---------- Post added 2012-12-07 at 06:06 PM ----------
factorial for those who don't know) is a decently large number with 5735 digits. Odd how the guy on the youtube comment said it took the program two hours to process when Windows' calculator can return that number and its square root in milliseconds. I didn't think python was that slow...
Last edited by Jackielope; 2012-12-07 at 07:18 AM.
Of course, now I want to see how high the Windows' calc can actually go... This'll be fun!
And I just read a comment to the vid where the person showed that if there was another set of Brown numbers, the square number would have to end in a 1 or 9 because x!+1 always ends in 1, thus its square root ends in either a 1 or 9. Apparently every number up to 1 billion (1,000,000,000 I'm assuming and not the long form where that's called a milliard) has been checked and there are no others.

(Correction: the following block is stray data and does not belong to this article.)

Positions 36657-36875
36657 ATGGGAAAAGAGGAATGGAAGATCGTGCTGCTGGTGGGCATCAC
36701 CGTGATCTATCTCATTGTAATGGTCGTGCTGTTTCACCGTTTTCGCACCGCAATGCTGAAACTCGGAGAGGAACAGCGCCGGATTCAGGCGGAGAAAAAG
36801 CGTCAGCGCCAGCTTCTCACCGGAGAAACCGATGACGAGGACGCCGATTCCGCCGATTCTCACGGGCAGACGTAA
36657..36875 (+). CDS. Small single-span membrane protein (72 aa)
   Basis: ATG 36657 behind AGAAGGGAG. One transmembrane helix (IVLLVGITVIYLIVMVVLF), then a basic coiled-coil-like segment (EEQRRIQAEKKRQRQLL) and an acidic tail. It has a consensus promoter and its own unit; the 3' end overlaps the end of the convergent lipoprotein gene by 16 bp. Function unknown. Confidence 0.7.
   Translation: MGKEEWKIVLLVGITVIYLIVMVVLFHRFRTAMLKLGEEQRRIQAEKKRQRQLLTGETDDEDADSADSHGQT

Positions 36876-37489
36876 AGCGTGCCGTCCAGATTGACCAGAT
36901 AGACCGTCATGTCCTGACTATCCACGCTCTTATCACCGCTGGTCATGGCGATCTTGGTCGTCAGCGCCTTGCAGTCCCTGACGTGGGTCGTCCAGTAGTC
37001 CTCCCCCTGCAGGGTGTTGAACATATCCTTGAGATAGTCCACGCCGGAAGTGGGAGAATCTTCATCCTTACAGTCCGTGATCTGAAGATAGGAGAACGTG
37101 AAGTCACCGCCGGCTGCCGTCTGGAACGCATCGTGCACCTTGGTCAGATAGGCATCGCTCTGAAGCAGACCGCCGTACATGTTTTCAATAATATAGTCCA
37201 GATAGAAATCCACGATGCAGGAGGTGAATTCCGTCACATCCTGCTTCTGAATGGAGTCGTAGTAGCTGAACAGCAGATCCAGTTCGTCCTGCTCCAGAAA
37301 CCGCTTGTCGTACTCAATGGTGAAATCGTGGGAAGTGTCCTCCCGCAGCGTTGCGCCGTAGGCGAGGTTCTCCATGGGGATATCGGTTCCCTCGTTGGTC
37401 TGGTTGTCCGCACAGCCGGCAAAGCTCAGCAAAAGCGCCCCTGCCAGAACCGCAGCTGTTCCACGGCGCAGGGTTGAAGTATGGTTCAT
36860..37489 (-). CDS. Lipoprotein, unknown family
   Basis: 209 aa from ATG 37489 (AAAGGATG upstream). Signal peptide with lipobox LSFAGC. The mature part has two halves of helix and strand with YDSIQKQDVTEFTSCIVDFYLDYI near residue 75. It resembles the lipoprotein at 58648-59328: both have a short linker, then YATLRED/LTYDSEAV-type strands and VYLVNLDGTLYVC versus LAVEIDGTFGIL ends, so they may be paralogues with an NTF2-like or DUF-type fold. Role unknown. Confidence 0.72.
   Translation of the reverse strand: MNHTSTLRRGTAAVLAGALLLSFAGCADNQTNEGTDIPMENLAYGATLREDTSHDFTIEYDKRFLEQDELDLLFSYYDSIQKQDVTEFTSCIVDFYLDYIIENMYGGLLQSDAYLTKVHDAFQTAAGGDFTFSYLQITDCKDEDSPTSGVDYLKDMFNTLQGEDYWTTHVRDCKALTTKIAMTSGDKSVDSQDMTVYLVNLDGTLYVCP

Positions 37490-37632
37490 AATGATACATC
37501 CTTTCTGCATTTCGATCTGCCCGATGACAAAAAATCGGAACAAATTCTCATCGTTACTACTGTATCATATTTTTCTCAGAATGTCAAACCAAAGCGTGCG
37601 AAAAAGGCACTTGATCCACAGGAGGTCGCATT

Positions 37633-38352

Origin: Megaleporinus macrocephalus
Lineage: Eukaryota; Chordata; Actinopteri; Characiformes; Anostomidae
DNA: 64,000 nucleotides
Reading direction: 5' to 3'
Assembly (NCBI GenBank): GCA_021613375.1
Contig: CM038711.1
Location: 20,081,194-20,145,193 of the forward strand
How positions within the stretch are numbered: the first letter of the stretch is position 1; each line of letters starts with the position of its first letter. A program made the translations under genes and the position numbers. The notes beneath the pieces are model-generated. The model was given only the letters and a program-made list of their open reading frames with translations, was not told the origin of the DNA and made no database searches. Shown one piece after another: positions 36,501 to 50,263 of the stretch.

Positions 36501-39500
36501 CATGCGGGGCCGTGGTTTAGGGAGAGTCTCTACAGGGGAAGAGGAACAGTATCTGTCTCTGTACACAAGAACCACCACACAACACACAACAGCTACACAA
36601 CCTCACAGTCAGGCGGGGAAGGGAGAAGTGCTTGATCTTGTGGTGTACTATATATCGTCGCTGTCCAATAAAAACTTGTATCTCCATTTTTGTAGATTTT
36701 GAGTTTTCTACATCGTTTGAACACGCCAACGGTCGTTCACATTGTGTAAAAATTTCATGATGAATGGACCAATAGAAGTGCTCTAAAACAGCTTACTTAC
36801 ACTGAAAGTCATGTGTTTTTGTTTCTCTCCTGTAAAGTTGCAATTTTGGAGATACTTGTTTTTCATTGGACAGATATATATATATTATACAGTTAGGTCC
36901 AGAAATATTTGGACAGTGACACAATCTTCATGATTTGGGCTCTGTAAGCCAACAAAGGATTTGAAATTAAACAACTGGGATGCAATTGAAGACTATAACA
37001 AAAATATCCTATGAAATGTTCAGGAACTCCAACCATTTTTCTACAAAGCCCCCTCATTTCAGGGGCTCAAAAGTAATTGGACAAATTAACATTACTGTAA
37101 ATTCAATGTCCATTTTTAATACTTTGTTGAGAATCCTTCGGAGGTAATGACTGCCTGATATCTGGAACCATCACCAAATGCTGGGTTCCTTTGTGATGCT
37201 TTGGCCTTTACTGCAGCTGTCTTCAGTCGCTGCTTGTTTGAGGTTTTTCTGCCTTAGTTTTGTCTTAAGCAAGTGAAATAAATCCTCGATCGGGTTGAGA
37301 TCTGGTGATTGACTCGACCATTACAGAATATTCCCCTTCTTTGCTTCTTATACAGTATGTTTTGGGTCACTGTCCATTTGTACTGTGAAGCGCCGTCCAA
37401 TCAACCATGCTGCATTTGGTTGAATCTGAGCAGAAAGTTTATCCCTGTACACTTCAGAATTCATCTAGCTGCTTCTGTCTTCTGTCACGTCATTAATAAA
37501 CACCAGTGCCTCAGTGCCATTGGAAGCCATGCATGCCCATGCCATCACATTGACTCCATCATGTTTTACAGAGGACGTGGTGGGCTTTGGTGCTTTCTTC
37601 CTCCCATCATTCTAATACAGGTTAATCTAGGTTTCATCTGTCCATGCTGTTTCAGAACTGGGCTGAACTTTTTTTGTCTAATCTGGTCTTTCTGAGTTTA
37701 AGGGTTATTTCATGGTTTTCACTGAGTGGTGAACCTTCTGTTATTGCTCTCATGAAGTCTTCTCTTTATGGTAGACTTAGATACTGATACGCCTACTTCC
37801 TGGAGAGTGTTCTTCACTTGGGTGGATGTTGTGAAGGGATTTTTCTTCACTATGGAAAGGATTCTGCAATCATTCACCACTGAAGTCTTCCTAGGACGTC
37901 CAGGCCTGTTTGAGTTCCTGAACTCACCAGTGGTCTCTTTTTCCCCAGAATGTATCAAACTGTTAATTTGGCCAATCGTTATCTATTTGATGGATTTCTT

I'm quite sure that's enough for me to go to bed with now since my curiosity has been mostly sated.
Last edited by Jackielope; 2012-12-07 at 07:40 AM.